- Navy opens frigate probe, in The Courier
- "On This Day". Navy History. Naval Historical Society of Australia. 14 March 2006. Retrieved 19 April 2016.
- Buying up big on Bertie beer, in The Courier
- Oliver, Ballarat Bitter kegs released to city pubs
- Marching into History, in Navy News
- Royal Australian Navy, Northern Trident 2009
- Dodd, RAN warships to the rescue as Somali pirates flee
- "HMAS Ballarat arrives home with rescued solo yachtsman". Media release. Department of Defence. Retrieved 2 October 2018.
- Fairall-Lee, Sam; Miller, Kate; Murphy, David (2007). "The Royal Australian Navy in 2030". In Andrew Forbes (ed.). Sea Power: Challenges Old and New. Ultimo, NSW: Halstead Press. ISBN 978-1-920831-44-8.
- Greener, Peter (2009). Timing is everything: the politics and processes of New Zealand defence acquisition decision making. Canberra Papers on Strategy and Defence. No. 173. Canberra, ACT: ANU E Press. ISBN 978-1-921536-65-6. Archived from the original on 7 April 2011. Retrieved 1 September 2011.
- Jones, Peter (2001). "A Period of Change and Uncertainty". In Stevens, David (ed.). The Royal Australian Navy. The Australian Centenary History of Defence (vol III). South Melbourne, VIC: Oxford University Press. ISBN 0-19-555542-2. OCLC 50418095.
- Sharpe, Richard, ed. (1998). Jane's Fighting Ships 1998–99 (101st ed.). Coulsdon, Surrey: Jane's Information Group. ISBN 0-7106-1795-X. OCLC 39372676.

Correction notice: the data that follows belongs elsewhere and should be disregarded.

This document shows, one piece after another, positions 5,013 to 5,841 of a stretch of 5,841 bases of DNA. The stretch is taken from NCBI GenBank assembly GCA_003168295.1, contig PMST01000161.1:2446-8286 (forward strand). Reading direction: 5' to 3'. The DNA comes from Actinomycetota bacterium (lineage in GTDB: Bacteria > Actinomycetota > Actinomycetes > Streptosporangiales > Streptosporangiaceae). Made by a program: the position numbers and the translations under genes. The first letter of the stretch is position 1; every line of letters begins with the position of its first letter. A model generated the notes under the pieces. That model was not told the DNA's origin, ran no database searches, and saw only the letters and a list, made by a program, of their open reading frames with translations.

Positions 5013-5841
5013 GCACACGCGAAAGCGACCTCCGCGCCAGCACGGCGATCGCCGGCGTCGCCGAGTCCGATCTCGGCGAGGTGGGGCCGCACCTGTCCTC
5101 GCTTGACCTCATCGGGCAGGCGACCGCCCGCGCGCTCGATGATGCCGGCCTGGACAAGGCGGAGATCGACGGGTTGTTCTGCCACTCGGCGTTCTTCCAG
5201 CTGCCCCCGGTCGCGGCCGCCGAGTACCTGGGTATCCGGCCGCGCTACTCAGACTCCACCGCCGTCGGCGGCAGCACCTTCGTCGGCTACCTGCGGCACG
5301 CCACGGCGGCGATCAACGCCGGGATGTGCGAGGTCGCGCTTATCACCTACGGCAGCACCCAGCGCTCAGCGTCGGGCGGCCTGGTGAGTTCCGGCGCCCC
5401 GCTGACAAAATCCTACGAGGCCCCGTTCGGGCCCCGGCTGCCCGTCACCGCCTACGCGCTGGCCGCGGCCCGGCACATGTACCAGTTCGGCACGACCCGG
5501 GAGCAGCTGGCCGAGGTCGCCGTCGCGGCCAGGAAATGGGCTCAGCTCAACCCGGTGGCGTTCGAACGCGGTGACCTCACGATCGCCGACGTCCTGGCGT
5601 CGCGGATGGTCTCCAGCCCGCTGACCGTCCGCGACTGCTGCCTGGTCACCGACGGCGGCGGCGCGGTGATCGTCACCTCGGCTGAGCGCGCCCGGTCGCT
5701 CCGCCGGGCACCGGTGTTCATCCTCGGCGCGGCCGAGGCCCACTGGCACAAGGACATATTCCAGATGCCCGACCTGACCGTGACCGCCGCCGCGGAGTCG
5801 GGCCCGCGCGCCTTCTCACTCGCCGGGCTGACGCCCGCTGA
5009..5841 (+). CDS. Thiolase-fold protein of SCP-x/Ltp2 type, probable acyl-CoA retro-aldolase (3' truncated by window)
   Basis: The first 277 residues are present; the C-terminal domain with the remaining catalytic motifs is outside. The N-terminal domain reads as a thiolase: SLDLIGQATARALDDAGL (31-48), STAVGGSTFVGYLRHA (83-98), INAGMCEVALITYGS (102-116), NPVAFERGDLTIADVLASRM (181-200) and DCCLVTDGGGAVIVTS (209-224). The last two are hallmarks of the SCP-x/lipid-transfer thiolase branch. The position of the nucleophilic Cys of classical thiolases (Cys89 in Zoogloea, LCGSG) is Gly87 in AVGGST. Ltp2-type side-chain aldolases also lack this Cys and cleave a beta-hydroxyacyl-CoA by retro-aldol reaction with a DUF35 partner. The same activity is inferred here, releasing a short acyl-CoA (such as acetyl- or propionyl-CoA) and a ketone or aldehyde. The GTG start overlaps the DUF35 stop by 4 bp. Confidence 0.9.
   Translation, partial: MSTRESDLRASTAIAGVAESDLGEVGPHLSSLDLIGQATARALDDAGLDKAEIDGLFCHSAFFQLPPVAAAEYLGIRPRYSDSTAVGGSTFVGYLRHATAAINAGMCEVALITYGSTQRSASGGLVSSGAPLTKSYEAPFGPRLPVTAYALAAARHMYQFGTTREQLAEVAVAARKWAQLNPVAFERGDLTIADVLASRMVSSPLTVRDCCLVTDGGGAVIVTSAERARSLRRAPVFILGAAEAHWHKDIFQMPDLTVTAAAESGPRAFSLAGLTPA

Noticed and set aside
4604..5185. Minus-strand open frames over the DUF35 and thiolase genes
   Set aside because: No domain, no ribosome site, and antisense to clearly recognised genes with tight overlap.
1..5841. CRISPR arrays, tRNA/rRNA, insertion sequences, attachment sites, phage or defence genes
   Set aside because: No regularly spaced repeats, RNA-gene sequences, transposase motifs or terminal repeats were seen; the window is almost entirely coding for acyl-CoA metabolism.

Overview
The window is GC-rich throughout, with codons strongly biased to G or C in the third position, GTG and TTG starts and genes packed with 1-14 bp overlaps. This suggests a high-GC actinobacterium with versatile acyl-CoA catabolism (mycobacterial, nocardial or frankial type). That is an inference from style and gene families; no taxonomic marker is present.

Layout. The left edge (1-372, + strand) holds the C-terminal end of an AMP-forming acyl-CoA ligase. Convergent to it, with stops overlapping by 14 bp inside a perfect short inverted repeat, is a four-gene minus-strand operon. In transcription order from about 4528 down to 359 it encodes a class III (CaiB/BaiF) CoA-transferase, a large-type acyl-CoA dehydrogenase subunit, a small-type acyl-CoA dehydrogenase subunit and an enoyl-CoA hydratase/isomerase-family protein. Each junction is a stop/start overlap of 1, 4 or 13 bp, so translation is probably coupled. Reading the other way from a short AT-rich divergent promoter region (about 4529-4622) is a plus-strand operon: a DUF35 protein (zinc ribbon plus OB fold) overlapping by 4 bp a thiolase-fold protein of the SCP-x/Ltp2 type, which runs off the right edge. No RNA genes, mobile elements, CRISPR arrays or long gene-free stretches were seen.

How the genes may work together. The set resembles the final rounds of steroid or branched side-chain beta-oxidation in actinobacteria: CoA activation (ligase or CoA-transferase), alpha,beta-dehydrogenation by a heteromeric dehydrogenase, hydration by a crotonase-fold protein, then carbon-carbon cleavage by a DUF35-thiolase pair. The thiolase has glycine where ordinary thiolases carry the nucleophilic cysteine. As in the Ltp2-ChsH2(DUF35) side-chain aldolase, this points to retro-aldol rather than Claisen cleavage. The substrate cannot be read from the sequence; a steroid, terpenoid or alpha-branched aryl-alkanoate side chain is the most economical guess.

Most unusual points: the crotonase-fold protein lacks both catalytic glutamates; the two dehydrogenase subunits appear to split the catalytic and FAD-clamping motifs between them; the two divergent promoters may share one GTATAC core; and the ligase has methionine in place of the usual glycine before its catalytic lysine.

- Wertheim, Eric, ed. (2007). The Naval Institute Guide to Combat Fleets of the World: Their Ships, Aircraft, and Systems (15th ed.). Annapolis, MD: Naval Institute Press. ISBN 978-1-59114-955-2. OCLC 140283156.
- Journal articles
- "Navy opens frigate probe". The Courier. 23 January 2005. Retrieved 23 August 2008.
- "Buying up big on Bertie beer". The Courier. 12 December 2006. Retrieved 23 August 2008.
- Fish, Tim; Grevatt, Jon (24 June 2008). "Australia's HMAS Toowoomba test fires MU90 torpedo". Jane's Navy International. Jane's Information Group.
- Grazebrook, A.W. (1 November 1996). "Anzac frigates sail diverging courses". Jane's Navy International. Jane's Information Group. 101 (009).
- Jon, Grevatt (5 March 2008). "Australia cancels troubled Super Seasprite programme". Jane's Defence Industry. Jane's Information Group.
- Brooke, Michael (2 April 2009). "Marching into History". Navy News. Department of Defence.
- Scott, Richard (16 December 2005). "Updating ANZACs to meet changed strategic posture". Jane's Navy International. Jane's Information Group.
- Scott, Richard (12 December 2007). "Enhanced small-calibre systems offer shipborne stopping power". International Defence Review. Jane's Information Group.
- "ASMD Upgrade commences on Perth". The Navy. The Navy League of Australia. 72 (2): 16–17. April 2010.
- News articles
- Dodd, Mark (19 May 2009). "RAN warships to the rescue as Somali pirates flee". The Australian. Retrieved 20 May 2009.
- Forbes, Mark (17 June 2002). "How a helicopter deal flew into trouble". The Age. Retrieved 20 September 2011.
- Oliver, Jordan (17 November 2011). "Ballarat Bitter kegs released to city pubs". The Courier. Ballarat, Victoria. Retrieved 18 November 2011.
- "HMAS Ballarat (II)". Royal Australian Navy. Retrieved 1 January 2013.
- "Northern Trident 2009". Royal Australian Navy. 2009. Archived from the original on 18 November 2011. Retrieved 29 October 2011.